One of the most grown-up review sites around
One of the most grown-up review sites around

Search MusicWeb Here
 

 

International mailing

  Founder: Len Mullenger              Founding Editor: Rob Barnett              Contact Seen and Heard here

Some items
to consider

  • Henze Kammermusik 1958
  • Mozart Flute Quartets
  • Schubert complete piano works
  • Sammartini: 6 Concerti grossi
  • Henze Kammermusik 1958
 
Tudor



CD and Blue-ray Audio


CD and Blue-ray Audio


CPE Bach Cantatas
a revelation


Biber: Sacred Choral Works
Don't miss it


Jonathan Dove


Tommie Haglund
Unique and Powerful music


Organ Fireworks


Highly Entertaining


A triumphant performance


Bruckner Symphony 4
One of the finest I have heard


A most joy-inducing recording


A winning partnership


A Lohengrin to treasure.

 

REVIEW Plain text for smartphones & printers

Support us financially by purchasing this from
 

Moritz MOSZKOWSKI (1854-1925)
Suite in G minor for two violins and piano, Op.71 [18:18]
Darius MILHAUD (1892-1974)
Sonata for two violins and piano, Op.15 (1914) [17:37]
Bohuslav MARTINŮ (1890-1959)
Sonatina for two violins and piano, H.198 (1930) [12:27]
Trio Koch
No recording details
ETCETERA KTC 1543 [48:59]

This is a most unusual mix of composers in the itself unusual genre of works cast for two violins and piano. It helps that the three musicians are all family members; the Trio Koch is made up by the two violinists, father Philippe and daughter Laurence, and by son Jean-Philippe at the piano. Harmonious relations are thus ensured.

Moszkowski is best known for his salon-based piano charmers and virtuoso effusions, not least the wrist-crippling Études de virtuosité. Writing for his own instrument and the two violins in the Suite provides him with tremendous opportunities for imitative writing to which the Trio Koch respond with breadth of tone and ripe sonority. Though he was born in Breslau Moszkowski mines the Viennese waltz songbook in his quick-witted Scherzo, and encourages warm but not cloying sentiment in the slow movement. Quicksilver articulation, fast bowing and deft piano placement, animates the vivid finale – the trio catches the allied light-hearted vein perfectly, too.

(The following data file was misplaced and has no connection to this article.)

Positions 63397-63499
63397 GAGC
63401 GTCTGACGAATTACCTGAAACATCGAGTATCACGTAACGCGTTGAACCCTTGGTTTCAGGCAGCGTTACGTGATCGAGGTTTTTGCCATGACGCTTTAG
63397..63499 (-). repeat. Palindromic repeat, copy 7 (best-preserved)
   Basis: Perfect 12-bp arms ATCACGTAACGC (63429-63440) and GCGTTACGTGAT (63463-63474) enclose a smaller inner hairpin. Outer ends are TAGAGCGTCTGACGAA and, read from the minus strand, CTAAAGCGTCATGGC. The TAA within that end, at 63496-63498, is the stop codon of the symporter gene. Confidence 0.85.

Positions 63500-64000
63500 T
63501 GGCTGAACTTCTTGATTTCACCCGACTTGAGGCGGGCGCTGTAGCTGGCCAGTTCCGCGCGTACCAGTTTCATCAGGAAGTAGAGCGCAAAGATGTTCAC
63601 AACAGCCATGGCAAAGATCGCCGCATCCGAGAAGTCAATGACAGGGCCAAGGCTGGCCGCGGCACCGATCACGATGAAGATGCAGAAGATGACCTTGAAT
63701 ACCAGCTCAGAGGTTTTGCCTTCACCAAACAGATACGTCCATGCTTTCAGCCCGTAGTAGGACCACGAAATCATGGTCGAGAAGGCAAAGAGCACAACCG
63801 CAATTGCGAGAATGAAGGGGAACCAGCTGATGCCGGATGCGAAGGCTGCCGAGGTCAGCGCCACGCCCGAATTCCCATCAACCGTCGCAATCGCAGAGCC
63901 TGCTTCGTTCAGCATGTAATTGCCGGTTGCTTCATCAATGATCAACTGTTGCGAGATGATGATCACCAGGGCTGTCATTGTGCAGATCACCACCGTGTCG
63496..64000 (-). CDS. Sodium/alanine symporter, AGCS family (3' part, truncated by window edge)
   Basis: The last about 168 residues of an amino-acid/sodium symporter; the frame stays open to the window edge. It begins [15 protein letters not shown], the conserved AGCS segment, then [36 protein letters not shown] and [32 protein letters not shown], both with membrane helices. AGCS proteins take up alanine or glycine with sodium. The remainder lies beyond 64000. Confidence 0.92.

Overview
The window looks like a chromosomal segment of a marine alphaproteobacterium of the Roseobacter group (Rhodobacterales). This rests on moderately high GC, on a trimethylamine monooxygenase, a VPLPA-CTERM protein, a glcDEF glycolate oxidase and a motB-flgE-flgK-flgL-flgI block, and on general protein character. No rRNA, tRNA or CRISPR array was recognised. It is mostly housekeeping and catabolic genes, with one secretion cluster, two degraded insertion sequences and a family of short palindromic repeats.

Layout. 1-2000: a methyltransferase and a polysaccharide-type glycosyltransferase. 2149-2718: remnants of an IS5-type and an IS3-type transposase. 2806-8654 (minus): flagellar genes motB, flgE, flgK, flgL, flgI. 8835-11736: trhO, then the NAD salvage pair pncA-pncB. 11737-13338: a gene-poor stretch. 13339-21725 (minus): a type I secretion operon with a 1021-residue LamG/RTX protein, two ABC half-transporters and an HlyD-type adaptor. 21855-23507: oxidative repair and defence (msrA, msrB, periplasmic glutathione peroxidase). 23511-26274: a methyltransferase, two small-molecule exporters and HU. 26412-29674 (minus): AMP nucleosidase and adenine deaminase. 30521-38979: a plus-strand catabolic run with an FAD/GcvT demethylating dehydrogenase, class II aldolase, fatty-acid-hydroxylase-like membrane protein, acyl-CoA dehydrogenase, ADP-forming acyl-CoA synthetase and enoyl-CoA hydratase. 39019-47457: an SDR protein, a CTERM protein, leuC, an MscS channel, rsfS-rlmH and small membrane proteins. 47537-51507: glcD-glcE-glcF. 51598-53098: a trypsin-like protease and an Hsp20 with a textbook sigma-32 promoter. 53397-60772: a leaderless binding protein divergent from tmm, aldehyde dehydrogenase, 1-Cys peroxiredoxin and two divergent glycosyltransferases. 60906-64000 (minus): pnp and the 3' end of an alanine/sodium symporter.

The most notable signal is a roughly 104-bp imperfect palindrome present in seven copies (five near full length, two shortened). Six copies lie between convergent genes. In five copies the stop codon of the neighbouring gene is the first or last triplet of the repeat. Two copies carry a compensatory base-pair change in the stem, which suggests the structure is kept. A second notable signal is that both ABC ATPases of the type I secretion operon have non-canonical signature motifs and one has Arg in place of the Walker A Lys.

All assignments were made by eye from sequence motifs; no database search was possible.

Milhaud’s Sonata is an early work and, as with so many such works of his, it’s full of creative wit. Its generosity of feeling has a dance-like vitality and even in the refined polytonality of the central movement one finds a lullaby-like softness and charm. The March theme that drives the finale is emphatically projected by the trio, which sounds fully inside the idiom. The best-known of this trio of works is Martinů’s Sonatina. It is full of typical rhythmic patterns of his 1930 self. The compressed and quietly passionate central movement was played at his funeral, and is worthily done here whilst the finale is one of his bracing and excitingly voiced poco allegros.

No recording details, either location or date, are given which is a shame as the location and the engineering are highly sympathetic. At times the piano can be heard to dominate the ensemble but that may be because Jean-Philippe is inclined to take the lead in places. The notes are helpful. At 49-minutes strict judges would have wanted more on the programme.

Jonathan Woolf

Previous review: Brian Reinhart

 

 




Gerard Hoffnung CDs

Advertising on
Musicweb



Donate and get a free CD

 

New Releases

Naxos Classical



Musicweb sells the following labels
Acte Préalable
(THE Polish label)
Altus 10% off
Atoll 10% off
CRD 10% off
Hallé 10% off
Lyrita 10% off
Nimbus 10% off
Nimbus Alliance
Prima voce 10% off
Red Priest 10% off
Retrospective 10% off
Saydisc 10% off
Sterling 10% off


Follow us on Twitter

Subscribe to our free weekly review listing
sample

Sample: See what you will get

Editorial Board
MusicWeb International
Founding Editor
   
Rob Barnett
Seen & Heard
Editor Emeritus
   Bill Kenny
Editor in Chief
   Vacant
MusicWeb Webmaster
   David Barker
MusicWeb Founder
   Len Mullenger